Cops Say They Were ‘Completely Justified’ Aiming Guns At 11-Year-Old Who Was Playing With Toy Gun

It’s apparently not just BB-guns that can get little kids shot by the police these days. An 11-year-old African-American boy in Illinois was recently arrested by police who drew and aimed their guns at him, all because he was playing with a toy gun.

Police claim that they were “completely justified” in handcuffing the boy, and aiming their weapons at – ready to shoot him if he made the slightest “wrong move.”

The police say that one driver claimed the toy had been pointed at him, and that this justified more or less any and all militarized police response by the Granite City Police Department.

The 11-year-old, Chris Fulton, says he never pointed the gun at anyone but his friends, because they were outside playing – using their imagination.

Just as in the case of Tamir Rice, 12, in Cleveland, Ohio, this gun was a toy. But the police say none of that matters.

“The juvenile in the green shirt pointed what appeared to be a real gun as he walked towards the sidewalk,” Granite City Police Chief Richard Miller claimed.

But Fulton told St. Louis’ KMOV News 4 that things happened very differently than what police claimed.

Fulton explained that the only people he aimed the toy at were his friends, and that’s because they were playing make-believe. They were outside playing a game not unlike “cops and robbers” that children have played for generations with toy guns.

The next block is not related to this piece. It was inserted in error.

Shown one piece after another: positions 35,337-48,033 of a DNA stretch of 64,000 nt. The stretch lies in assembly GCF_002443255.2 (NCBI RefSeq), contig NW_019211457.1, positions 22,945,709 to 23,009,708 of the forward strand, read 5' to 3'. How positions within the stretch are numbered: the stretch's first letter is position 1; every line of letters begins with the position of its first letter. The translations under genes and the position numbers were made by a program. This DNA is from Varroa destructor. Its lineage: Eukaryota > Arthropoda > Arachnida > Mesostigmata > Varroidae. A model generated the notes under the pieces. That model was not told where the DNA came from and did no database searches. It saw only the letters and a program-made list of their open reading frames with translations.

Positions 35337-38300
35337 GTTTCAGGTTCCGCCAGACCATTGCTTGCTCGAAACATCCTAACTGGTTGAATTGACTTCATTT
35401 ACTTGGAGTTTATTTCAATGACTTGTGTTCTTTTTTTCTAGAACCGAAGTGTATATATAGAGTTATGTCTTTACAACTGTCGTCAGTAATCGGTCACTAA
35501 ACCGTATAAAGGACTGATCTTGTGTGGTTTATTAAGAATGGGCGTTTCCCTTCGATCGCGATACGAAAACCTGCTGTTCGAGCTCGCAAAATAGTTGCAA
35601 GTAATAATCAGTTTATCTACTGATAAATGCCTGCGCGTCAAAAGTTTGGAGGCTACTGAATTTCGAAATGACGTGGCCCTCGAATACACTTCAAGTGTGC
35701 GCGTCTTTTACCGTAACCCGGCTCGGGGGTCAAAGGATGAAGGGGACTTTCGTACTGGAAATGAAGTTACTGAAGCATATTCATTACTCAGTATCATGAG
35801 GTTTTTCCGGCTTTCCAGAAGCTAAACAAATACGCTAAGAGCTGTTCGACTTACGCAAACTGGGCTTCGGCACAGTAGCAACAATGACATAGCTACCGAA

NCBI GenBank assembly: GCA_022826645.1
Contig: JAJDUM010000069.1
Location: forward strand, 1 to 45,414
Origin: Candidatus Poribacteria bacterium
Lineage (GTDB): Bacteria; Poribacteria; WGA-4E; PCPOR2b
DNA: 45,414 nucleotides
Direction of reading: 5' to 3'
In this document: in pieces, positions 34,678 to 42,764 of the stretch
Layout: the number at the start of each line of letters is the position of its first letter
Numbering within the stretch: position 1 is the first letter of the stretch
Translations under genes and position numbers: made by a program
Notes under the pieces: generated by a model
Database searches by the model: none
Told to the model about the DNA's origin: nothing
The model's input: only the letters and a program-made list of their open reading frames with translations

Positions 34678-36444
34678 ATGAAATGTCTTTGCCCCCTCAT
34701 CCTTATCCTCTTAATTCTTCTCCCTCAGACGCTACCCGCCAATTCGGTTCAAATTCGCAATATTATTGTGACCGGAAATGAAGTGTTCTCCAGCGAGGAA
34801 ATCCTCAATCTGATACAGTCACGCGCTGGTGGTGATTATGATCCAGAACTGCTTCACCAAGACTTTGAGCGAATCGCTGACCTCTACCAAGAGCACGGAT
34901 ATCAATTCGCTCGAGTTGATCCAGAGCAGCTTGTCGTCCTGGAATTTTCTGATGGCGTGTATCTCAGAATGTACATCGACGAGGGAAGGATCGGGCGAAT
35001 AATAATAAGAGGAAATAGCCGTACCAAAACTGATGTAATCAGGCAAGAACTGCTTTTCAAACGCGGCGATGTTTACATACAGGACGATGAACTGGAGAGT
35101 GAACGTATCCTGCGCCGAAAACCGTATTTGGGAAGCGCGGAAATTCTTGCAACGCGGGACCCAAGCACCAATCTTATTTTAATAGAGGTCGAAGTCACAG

But these days, the overzealous, militarized police reacted by showing him despite what children’s games might pretend, the police aren’t always the good guys.

“I was fake shooting with my brother and others,” Fulton said to News 4.

“I never did threaten anybody, not at all.”

Police Chief Miller says that officers saw the toy gun in Fulton’s front pocket.

“As they pulled on the lot they did not know his age, they did not know it was toy,” Miller claimed. You can see from the video that Fulton clearly looks like a child. This is not a 17-year-old who looked like an adult, this is an 11-year-old child. There is no legitimate way the police could have mistaken him for an adult.

Miller acknowledged that police hadn’t read Fulton his Miranda rights. In fact, he said that “everything” Fulton’s mother has said is true. He says the police were under no obligation to read the boy his rights.

Fulton told News 4 that he was terrified by the ordeal, saying “they pointed a gun at me, and took my finger prints.”

(Article by M. David and Jackson Marciana)